Andre Fletcher record 67-ball unbeaten 102 puts on 156 with Pathum Nissanka 71 as Kandy Falcons ...
West Indian Andre Fletcher thundered his way to a rollicking unbeaten 102 off 67 balls in becoming the first batsman to reach three figures in the Sri Lanka Cricket (SLC) organised Lanka Premier League starring as Kandy Falcons crushed Colombo Stars by 109 runs in the second night fixture at the Mahinda Rajapaksa International Cricket Stadium today. The 35-year old Fletcher hammered 11 boundaries and 3 sixes in combining in a record first wicket partnership of 156 runs off 15.4 overs with Pathum Nissanka who struck 71 off 41 studded with 8 boundaries and 2 sixes. Colombo Stars skippered by Angelo Mathews, were made to see stars being routed for 90 off 14.3 overs with the former Lankan captain top scoring with 23 inclusive of 2 boundaries.
Fletcher, the only West Indian player hailing from the Grenada Islands, simply blazed his way to the Player of the Match by his blitzkrieg showmanship. Colombo fell apart in the face of Kandy Falcons skipper Wanindu Hasaranga de Silva’s wily leg spin with a 4-wicket grab for 14 off 3 overs. CHIEF SCORES: Kandy Falcons 199/1 (20 Overs) (Andre Fletcher n.o. 102, Pathum Nissanka 71, Carlos Braithwaite n.o. 20, Seekuge Prasanna 1/23) Colombo Stars 90 (14.3 Overs) (Angelo Mathews 23, Keemo Pant 22, Dominic Drakes 18, Wanindu Hasaranga de Silva 4/14, Zahoor Khan 1/8, Carlos Braithwaite 1/22)
LPL 2022 unfolds in riot of colour (By Srian Obeyesekere) King cricket, as the adage goes, could not have got any better for Sri Lanka, a country smitten by the cricket bug running well over a century of years when the second edition of Sri Lanka Cricket’s Lanka Premier League (LPL) as several international cricketers lined up along with local cricketers at the colourful opening ceremony that took on a riot of colour at the picturesque Mahinda Rajapaksa International Cricket Stadium at Sooriyawewa in Hambantota on Monday.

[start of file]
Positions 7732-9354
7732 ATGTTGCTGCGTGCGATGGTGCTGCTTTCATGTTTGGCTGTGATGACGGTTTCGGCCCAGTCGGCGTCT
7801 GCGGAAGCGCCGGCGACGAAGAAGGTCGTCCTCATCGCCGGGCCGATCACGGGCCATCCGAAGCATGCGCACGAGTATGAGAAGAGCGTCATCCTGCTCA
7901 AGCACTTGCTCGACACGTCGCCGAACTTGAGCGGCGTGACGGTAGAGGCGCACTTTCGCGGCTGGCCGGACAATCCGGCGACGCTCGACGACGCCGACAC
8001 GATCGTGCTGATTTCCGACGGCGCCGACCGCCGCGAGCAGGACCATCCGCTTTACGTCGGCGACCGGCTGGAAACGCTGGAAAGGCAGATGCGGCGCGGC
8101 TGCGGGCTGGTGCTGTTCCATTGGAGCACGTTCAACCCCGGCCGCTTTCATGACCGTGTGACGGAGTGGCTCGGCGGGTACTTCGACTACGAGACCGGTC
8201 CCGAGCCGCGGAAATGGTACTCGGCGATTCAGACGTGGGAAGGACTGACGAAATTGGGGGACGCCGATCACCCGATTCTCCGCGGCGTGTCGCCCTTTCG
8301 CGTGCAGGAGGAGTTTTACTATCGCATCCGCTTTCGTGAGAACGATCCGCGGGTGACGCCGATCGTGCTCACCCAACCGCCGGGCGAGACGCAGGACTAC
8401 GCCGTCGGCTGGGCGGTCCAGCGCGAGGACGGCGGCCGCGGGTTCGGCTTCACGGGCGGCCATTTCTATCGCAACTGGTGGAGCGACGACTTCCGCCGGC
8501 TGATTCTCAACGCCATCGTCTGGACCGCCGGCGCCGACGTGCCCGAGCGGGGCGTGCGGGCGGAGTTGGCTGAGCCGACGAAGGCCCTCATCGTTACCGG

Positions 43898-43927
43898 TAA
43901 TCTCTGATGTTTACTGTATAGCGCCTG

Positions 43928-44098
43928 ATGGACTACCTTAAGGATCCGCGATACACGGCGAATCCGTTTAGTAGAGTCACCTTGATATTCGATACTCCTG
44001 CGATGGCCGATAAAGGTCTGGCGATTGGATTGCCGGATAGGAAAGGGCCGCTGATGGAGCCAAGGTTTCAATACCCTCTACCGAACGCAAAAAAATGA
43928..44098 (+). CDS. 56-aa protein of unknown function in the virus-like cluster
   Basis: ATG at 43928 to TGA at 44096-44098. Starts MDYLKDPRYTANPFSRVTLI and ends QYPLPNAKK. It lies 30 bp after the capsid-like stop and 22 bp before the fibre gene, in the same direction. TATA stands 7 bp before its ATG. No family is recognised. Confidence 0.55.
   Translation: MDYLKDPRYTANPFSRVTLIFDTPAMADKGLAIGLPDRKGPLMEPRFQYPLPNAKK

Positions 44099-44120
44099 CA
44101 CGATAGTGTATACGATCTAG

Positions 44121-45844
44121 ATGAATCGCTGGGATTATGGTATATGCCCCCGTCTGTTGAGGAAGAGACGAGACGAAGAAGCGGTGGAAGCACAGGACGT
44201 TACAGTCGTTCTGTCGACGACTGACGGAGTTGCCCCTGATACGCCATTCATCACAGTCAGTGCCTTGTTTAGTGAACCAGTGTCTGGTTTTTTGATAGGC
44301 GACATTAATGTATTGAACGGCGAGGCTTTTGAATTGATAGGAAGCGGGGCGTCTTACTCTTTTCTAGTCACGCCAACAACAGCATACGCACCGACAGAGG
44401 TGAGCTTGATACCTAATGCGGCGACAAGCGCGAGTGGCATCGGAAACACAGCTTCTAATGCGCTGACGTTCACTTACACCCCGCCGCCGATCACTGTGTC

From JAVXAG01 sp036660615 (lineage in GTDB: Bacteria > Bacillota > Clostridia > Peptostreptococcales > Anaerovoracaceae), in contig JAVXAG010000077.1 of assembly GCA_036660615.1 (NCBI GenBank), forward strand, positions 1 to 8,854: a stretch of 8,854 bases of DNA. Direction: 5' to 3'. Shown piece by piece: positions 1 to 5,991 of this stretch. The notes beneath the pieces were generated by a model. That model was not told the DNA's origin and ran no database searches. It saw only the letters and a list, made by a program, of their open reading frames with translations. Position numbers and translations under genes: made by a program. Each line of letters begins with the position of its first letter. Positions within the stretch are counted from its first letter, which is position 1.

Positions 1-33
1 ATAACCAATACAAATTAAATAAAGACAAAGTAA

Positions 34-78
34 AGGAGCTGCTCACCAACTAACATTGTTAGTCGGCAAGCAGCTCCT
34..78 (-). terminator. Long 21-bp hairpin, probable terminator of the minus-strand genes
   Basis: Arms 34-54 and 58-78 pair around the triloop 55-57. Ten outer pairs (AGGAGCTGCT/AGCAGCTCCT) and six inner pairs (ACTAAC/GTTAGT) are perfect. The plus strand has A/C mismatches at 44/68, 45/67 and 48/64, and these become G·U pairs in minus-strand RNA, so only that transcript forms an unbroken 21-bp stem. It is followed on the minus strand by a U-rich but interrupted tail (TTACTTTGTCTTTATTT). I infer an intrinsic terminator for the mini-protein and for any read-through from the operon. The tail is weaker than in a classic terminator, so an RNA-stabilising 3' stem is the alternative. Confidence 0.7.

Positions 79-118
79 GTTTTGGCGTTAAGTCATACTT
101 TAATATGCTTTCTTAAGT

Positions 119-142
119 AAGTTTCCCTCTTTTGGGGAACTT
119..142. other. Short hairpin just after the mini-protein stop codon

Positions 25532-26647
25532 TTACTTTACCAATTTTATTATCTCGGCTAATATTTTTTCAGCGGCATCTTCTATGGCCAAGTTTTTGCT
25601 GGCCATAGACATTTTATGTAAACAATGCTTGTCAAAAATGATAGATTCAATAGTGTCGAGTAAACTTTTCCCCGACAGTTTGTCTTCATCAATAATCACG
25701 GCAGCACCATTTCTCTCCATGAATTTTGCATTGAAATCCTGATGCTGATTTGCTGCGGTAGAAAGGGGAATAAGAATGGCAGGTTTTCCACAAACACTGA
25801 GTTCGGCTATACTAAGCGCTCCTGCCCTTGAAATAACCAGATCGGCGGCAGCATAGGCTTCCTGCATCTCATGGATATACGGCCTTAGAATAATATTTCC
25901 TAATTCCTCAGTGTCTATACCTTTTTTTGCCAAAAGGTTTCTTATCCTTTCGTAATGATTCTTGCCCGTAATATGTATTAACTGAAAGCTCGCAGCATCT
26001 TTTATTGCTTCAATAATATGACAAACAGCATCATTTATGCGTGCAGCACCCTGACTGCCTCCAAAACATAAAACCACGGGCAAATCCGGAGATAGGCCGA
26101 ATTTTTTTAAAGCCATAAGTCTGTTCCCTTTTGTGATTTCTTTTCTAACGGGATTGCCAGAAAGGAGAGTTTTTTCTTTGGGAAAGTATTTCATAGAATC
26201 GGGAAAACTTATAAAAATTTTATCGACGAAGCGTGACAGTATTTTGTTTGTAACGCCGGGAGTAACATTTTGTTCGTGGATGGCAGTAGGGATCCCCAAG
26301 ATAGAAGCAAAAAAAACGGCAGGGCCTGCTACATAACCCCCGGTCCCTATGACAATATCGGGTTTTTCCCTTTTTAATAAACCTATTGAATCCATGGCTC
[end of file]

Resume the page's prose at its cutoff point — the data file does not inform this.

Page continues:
As the captains of the five teams lined up flanked by Sri Lanka Cricket’s President, Shammi Silva, the significance of the extravaganza, a version of the now populous Indian Premier League, could not have manifested any better than for many starry eyed youngsters drawn from as far as the country’s grass roots. Indeed, in that ushering, the LPL came full circle in all its splendour holding out the promise of a new chapter to Sri Lankan cricket in galvanising latent talent from the village level to whom cricket has become near religion.